Greg Gudorf has spent the last 15 months at Technicolor building up a team of nearly 100 engineers in Burbank, Calif., who are focused on one thing: making discovering TV and video content better.
Gudorf previously was CEO of Paul Allen’s DVR project, Digeo (which was acquired in 2009 by Arris). He’s now overseeing development of Technicolor’s MediaNavi product, which the company debuted at CES. The software is a next-generation guide platform, encompassing user interfaces for set-tops, tablets, computers and other devices that provide browsing, search, recommendations and social-media integration.
MediaNavi is aimed at helping consumers discover not only the content they want, but also “the content they want but don’t know they want, and content the studios want them to see,” Gudorf said.
He continued, “It has to be personal. It’s the difference between walking into a library and staring at the shelves, and walking into a library and asking, ‘Hey, where do you have this book?’”
Today’s experience is still “too broken into pieces,” Gudorf said. “You search the guide, you search the Internet and you search VOD last.”
This summer, Technicolor expects to launch a trial with U.K. broadband provider TalkTalk using MediaNavi on tablets as a “personalized and enriched second-screen video experience.” TalkTalk, which has about 4.5 million subscribers, also are looking a future integration of MediaNavi into TalkTalk’s set-top boxes.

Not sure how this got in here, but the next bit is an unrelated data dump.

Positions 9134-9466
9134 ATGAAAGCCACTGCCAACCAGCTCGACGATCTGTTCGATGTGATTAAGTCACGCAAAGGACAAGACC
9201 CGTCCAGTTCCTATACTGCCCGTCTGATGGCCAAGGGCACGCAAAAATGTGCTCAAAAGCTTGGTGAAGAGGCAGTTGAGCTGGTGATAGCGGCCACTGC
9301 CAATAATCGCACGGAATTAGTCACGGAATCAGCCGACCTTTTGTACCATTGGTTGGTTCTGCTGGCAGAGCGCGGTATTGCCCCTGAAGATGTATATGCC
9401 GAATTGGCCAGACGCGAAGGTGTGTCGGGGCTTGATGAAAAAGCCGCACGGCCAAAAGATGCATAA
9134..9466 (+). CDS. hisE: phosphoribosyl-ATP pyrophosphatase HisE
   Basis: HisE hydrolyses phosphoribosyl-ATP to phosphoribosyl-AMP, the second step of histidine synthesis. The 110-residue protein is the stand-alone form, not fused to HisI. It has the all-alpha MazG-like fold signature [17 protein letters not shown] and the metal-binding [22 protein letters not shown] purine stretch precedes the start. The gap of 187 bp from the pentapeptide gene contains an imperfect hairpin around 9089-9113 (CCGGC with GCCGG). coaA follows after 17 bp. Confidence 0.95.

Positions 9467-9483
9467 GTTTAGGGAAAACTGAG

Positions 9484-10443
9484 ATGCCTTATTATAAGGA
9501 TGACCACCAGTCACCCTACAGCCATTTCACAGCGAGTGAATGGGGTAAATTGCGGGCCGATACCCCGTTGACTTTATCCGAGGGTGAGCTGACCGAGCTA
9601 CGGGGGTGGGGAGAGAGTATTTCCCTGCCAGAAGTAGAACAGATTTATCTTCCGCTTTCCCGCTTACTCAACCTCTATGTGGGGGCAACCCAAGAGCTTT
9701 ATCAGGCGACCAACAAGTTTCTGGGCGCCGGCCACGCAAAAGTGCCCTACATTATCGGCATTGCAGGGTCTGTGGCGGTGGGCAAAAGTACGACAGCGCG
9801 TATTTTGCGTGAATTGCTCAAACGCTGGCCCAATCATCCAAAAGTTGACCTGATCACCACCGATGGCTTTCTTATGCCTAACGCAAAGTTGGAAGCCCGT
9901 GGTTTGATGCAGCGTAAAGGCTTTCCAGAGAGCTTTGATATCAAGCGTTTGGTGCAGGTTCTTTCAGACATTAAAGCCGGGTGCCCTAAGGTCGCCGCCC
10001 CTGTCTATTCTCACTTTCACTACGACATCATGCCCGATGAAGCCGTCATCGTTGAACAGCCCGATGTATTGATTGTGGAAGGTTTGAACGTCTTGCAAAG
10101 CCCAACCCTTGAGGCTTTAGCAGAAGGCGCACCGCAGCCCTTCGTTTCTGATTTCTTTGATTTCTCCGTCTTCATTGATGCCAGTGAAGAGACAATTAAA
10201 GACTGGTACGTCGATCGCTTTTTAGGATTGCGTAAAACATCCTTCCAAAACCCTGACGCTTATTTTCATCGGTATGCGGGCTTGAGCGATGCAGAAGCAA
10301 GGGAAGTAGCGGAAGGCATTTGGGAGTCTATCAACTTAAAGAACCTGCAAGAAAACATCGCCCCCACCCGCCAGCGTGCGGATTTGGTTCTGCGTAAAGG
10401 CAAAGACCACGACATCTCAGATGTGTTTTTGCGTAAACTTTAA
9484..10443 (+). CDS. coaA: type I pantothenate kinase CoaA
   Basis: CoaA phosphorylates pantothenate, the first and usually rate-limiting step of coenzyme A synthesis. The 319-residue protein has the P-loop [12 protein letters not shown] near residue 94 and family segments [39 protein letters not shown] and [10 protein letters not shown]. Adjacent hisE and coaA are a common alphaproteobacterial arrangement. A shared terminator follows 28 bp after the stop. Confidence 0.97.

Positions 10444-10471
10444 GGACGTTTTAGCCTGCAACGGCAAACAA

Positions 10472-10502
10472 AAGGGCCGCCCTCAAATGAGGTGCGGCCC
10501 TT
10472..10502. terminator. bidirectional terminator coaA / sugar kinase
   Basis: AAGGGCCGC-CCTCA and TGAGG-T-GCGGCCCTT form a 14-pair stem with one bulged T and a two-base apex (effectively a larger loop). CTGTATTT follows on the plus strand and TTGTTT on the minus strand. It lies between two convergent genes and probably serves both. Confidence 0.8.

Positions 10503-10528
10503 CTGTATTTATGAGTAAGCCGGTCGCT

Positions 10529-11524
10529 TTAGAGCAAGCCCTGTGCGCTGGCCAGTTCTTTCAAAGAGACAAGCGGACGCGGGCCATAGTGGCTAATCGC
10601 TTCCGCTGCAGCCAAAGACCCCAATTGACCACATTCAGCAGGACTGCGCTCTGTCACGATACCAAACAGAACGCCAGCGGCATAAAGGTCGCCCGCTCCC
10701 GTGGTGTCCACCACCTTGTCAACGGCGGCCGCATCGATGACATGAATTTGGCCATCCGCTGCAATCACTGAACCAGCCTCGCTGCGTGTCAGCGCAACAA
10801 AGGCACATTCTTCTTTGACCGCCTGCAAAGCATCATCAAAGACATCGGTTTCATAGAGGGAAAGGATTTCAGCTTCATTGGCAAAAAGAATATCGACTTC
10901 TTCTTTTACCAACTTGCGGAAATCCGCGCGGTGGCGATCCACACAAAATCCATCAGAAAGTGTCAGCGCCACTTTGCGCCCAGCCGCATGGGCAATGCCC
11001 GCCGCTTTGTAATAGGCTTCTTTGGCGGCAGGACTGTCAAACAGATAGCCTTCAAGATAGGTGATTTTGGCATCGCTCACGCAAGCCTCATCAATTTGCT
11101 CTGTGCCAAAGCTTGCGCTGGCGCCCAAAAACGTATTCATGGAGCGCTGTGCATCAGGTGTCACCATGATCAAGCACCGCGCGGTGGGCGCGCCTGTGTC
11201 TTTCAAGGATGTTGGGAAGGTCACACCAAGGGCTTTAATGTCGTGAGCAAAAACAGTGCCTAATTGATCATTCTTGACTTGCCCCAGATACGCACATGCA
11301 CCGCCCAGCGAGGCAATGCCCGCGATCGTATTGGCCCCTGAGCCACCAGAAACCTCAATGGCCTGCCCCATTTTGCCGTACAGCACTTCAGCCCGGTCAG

The topic of search and discovery is hot in the industry right now. It was a key theme in my panel at the On Demand Summit 3.0 this week, and as well as the Multichannel News’ May 12 webinar, Guide-ing TV’s Brand (New) Future (click here to register to view the archive). Also check out Finding Needles In the VOD Haystack from this week’s issue.
Programming Note: Join execs from Samsung, TiVo, HBO, Warner Home Video, CEA and Rovi at the Connected TV & 3D: Supplying the Demand conference in New York on Tuesday, May 24. Click here for more info: www.multichannel.com/connectedtv.